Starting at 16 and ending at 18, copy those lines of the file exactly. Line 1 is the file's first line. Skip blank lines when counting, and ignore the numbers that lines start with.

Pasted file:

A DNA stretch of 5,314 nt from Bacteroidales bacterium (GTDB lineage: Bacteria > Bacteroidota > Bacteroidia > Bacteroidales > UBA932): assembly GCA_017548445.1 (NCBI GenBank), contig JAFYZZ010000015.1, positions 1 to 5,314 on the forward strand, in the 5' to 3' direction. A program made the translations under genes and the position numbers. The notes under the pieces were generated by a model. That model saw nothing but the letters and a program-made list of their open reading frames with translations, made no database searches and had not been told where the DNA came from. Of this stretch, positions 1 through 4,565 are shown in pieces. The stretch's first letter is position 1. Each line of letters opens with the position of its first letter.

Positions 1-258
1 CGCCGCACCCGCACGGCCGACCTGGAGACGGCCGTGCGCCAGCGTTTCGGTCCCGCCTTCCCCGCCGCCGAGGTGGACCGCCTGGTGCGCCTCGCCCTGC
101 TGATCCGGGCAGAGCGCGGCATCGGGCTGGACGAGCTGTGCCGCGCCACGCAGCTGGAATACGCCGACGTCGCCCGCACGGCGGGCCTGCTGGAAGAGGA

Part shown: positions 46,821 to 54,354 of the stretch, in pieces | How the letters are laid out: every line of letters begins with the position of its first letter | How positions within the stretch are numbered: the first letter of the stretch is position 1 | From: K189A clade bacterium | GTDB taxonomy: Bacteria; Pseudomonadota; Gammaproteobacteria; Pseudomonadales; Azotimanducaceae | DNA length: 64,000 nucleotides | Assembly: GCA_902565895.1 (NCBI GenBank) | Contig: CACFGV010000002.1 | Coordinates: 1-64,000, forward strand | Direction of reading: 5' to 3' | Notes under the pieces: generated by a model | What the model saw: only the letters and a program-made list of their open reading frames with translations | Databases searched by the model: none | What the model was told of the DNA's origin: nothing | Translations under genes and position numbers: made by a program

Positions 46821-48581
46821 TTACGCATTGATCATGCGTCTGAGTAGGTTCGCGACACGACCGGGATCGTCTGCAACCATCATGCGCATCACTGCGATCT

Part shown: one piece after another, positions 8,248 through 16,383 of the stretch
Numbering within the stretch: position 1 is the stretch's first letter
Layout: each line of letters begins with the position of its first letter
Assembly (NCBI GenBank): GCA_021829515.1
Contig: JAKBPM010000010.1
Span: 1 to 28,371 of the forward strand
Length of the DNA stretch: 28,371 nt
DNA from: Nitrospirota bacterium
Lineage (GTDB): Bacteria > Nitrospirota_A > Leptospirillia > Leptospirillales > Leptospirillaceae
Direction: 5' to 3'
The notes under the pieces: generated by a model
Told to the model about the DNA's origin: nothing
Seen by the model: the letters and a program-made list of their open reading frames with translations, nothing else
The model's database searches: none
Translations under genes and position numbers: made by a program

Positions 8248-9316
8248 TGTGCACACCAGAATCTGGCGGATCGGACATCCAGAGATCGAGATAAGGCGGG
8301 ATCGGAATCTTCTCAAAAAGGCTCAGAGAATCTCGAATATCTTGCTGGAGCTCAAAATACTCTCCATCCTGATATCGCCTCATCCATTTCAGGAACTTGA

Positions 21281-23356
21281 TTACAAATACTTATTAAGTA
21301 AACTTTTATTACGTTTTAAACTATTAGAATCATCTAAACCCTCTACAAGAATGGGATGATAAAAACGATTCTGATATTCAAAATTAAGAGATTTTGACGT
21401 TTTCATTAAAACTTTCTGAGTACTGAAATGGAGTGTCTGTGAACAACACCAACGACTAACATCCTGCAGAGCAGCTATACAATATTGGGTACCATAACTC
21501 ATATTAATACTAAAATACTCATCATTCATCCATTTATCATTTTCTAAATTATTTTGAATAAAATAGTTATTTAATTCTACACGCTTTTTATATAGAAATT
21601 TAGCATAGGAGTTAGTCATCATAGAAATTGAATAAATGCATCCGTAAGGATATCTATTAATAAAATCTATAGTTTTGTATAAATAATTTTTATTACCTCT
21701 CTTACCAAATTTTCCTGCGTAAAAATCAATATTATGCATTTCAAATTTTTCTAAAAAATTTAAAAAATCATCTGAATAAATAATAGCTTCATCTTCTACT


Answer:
Lineage (GTDB): Bacteria > Nitrospirota_A > Leptospirillia > Leptospirillales > Leptospirillaceae
Direction: 5' to 3'
The notes under the pieces: generated by a model